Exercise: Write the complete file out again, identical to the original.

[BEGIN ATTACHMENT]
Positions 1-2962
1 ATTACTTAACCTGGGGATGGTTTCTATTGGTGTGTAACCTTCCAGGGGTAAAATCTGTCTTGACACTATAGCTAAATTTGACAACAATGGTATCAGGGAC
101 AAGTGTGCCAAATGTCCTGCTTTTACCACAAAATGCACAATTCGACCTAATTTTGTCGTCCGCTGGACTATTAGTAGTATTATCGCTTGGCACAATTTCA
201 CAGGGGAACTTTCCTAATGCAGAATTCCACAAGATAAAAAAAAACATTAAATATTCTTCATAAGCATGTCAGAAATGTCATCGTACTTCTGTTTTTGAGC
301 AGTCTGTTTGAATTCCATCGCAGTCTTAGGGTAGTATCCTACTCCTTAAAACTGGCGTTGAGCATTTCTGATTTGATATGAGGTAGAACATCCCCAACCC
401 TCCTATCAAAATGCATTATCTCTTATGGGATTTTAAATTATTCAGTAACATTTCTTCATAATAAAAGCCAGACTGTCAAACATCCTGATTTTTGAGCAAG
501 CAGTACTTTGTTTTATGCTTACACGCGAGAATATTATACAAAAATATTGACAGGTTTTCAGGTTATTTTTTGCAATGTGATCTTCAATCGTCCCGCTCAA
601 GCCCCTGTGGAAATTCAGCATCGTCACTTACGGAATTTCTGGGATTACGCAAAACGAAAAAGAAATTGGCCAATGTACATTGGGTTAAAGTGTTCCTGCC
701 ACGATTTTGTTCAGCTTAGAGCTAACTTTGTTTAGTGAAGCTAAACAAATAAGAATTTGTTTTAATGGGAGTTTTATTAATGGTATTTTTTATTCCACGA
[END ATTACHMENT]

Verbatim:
Positions 1-2962
1 ATTACTTAACCTGGGGATGGTTTCTATTGGTGTGTAACCTTCCAGGGGTAAAATCTGTCTTGACACTATAGCTAAATTTGACAACAATGGTATCAGGGAC
101 AAGTGTGCCAAATGTCCTGCTTTTACCACAAAATGCACAATTCGACCTAATTTTGTCGTCCGCTGGACTATTAGTAGTATTATCGCTTGGCACAATTTCA
201 CAGGGGAACTTTCCTAATGCAGAATTCCACAAGATAAAAAAAAACATTAAATATTCTTCATAAGCATGTCAGAAATGTCATCGTACTTCTGTTTTTGAGC
301 AGTCTGTTTGAATTCCATCGCAGTCTTAGGGTAGTATCCTACTCCTTAAAACTGGCGTTGAGCATTTCTGATTTGATATGAGGTAGAACATCCCCAACCC
401 TCCTATCAAAATGCATTATCTCTTATGGGATTTTAAATTATTCAGTAACATTTCTTCATAATAAAAGCCAGACTGTCAAACATCCTGATTTTTGAGCAAG
501 CAGTACTTTGTTTTATGCTTACACGCGAGAATATTATACAAAAATATTGACAGGTTTTCAGGTTATTTTTTGCAATGTGATCTTCAATCGTCCCGCTCAA
601 GCCCCTGTGGAAATTCAGCATCGTCACTTACGGAATTTCTGGGATTACGCAAAACGAAAAAGAAATTGGCCAATGTACATTGGGTTAAAGTGTTCCTGCC
701 ACGATTTTGTTCAGCTTAGAGCTAACTTTGTTTAGTGAAGCTAAACAAATAAGAATTTGTTTTAATGGGAGTTTTATTAATGGTATTTTTTATTCCACGA